The Gut is Foundational for Health. Here’s Why.
For those of you who have been following me for a while, you know that I have written many posts on the importance of keeping your gut healthy — and for good reason. A robust microbiome is the foundation of health and impacts everything from your mood and immune system to lowering your risk of developing Amyotrophic Lateral Sclerosis (ALS), Alzheimer’s, and multiple sclerosis. It is that important. And now researchers have discovered another reason to keep your gut in top form: it helps to create a brain system that supports the development of social skills. This finding has profound implications for how we approach and study ADHD and autism.
How The Microbiome Influences Brain Development
Researchers have known for quite some time that an imbalanced gut microbiome can lead to a host of mental health issues, including depression and anxiety. There is also a link with neurodevelopmental disorders, such as autism and ADHD.
“Not only does the brain have an impact on the gut, but the gut can also profoundly affect the brain,” said Kara Margolis, a pediatric gastroenterologist at New York University’s Langone Health.1
But now two studies have established that a healthy microbiome is crucial for the early period of brain development. While the researchers found this to be true in animal models, they believe there are neurological indicators that suggest it could also be plausible in humans.
The first study, published in PLOS Biology, discovered that zebrafish who grew up without a gut microbiome were significantly less social than those who had colonized colons. Interestingly, this difference was also reflected in their brain structure. This particular type of fish is naturally social, which is why it was chosen. For the study, the researchers bred the fish to be “germ-free” where they lacked a gut microbiome. One group was inoculated immediately upon hatching with a mix of healthy gut bacteria. The remaining were delayed in receiving the culture by one week.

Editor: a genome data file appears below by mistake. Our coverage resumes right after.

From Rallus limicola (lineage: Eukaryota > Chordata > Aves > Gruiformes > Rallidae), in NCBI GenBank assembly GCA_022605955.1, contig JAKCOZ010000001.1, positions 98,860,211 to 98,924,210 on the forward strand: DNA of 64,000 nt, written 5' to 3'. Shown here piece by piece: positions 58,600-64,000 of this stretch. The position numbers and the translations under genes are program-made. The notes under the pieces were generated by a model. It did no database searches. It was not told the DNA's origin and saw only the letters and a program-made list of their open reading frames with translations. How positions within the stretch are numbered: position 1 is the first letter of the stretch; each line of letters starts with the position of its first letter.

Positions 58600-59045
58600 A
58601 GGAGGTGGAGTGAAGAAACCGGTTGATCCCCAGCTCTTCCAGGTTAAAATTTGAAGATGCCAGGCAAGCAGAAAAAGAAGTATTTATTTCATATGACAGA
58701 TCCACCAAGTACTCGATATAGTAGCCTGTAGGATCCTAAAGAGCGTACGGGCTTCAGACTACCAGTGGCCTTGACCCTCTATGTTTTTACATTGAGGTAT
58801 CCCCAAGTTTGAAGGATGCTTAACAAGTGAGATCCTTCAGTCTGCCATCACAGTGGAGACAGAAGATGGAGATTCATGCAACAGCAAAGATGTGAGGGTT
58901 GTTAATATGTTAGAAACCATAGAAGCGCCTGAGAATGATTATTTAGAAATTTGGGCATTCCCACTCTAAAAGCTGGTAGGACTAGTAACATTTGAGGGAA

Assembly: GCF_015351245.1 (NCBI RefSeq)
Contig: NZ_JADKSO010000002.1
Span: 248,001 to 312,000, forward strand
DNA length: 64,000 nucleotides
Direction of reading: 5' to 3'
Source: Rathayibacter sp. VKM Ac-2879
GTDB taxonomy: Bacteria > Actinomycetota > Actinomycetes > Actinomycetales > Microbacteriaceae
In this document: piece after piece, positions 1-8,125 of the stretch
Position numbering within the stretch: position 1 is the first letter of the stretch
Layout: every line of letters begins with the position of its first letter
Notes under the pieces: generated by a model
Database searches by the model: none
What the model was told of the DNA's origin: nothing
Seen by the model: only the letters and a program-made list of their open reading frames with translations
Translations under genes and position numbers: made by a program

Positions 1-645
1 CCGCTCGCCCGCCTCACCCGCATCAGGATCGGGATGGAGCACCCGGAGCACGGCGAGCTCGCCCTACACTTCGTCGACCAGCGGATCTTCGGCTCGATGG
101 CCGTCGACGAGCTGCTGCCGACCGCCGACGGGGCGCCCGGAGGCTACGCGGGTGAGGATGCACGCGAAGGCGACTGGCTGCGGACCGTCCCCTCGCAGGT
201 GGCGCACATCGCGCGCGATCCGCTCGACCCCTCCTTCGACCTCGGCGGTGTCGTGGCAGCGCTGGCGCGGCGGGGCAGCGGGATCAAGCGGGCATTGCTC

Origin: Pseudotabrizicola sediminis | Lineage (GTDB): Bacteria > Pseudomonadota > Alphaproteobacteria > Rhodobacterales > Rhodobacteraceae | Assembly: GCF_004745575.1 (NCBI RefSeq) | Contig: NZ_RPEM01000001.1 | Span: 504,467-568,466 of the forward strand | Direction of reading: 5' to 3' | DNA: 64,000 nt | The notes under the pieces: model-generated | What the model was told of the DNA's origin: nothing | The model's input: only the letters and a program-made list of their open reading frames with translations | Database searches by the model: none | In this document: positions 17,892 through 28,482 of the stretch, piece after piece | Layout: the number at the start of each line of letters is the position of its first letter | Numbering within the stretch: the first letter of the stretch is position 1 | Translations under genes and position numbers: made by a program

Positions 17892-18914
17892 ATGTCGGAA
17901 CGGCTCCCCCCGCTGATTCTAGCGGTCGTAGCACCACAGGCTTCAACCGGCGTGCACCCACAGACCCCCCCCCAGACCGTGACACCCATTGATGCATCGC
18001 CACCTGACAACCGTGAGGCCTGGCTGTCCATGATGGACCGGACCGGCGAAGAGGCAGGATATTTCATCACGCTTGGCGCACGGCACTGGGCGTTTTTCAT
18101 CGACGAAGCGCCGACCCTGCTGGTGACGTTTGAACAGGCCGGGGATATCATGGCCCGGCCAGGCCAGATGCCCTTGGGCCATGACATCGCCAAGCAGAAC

The fish inoculated at birth developed right on schedule with shoaling social behavior at 15 days old. But with the germ-free fish, they didn’t. Even when they were given a retroactive dose of gut microbes, they were not attaining the same social developmental milestones as the first group.
When the team examined the fishes’ brains, there were significant structural differences. For the fish without a microbiome for the first week, the forebrain neurons that affect social behavior had notably fewer microglia, which are the neural immune cells responsible for clearing out waste matter from the brain.
“These are big, major changes in the nervous system,” said Judith Eisen, a neuroscientist at the University of Oregon and co-author of the study. “To me, that’s huge.”1
The researchers believe these findings indicate a healthy microbiome helps the microglia to thrive in the brain, which then prune back excessively branching neurons during critical developmental periods. Without this mechanism, the social neurons of the germ-free fish became tangled and overgrown, thereby hindering their social development.
Likewise, a second study in the journal BMC Genomics also found that neurons are impacted by gut bacteria in zebrafish. The neurons that were profiled are capable of synthesizing acetylcholine and GABA — two important neurotransmitters in the brain. Acetylcholine helps us to focus, learn, and memorize information, while GABA has a calming influence on the nervous system. The neurons that were identified in the study have an equivalent in rodents — and possibly humans.